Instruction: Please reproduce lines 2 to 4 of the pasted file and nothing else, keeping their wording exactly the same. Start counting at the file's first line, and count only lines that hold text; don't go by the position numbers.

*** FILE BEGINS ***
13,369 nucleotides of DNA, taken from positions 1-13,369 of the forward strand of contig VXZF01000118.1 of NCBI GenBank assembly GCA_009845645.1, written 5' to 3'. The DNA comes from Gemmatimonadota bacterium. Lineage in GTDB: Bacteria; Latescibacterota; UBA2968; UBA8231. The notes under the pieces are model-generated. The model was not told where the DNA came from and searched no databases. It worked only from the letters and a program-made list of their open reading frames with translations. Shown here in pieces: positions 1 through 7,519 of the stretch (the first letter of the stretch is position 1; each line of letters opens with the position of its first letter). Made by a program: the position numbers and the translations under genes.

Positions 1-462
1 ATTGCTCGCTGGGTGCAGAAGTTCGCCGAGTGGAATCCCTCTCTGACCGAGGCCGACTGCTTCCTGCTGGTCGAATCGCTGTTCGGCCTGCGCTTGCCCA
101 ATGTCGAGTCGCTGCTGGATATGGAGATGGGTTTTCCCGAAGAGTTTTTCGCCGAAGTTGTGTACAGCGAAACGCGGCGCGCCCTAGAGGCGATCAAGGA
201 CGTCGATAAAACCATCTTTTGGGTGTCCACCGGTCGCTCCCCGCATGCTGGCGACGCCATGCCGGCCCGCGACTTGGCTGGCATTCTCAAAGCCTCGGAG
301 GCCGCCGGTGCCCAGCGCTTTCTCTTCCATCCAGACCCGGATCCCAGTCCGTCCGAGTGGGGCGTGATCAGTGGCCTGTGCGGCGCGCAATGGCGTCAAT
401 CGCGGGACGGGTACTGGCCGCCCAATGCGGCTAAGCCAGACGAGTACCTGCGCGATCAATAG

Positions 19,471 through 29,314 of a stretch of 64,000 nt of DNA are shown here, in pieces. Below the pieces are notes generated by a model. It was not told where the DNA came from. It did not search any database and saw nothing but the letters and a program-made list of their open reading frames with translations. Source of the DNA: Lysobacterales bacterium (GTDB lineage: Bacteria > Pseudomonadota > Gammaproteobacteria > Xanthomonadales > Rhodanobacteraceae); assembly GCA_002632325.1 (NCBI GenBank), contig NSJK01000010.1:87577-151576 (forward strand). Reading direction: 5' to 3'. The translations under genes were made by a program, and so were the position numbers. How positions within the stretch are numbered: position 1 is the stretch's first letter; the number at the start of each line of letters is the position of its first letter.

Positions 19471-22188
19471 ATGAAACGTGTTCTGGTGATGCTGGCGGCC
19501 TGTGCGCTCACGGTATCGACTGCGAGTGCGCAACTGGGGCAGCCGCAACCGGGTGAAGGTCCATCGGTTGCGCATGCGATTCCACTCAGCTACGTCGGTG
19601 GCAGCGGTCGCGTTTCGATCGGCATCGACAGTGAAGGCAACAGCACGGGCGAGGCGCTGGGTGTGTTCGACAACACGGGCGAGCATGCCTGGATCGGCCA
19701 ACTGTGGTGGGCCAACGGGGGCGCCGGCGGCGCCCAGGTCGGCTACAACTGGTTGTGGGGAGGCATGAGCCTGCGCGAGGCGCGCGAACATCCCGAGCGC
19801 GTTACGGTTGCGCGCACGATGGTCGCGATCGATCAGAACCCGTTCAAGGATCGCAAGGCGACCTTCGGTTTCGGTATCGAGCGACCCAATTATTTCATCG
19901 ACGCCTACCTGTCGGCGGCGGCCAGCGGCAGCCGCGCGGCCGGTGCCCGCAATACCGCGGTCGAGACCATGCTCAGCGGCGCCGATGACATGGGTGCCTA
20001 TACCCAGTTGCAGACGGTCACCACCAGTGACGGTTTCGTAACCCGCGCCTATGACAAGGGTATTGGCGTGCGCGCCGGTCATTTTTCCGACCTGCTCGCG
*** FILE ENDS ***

Positions 1-462
1 ATTGCTCGCTGGGTGCAGAAGTTCGCCGAGTGGAATCCCTCTCTGACCGAGGCCGACTGCTTCCTGCTGGTCGAATCGCTGTTCGGCCTGCGCTTGCCCA
101 ATGTCGAGTCGCTGCTGGATATGGAGATGGGTTTTCCCGAAGAGTTTTTCGCCGAAGTTGTGTACAGCGAAACGCGGCGCGCCCTAGAGGCGATCAAGGA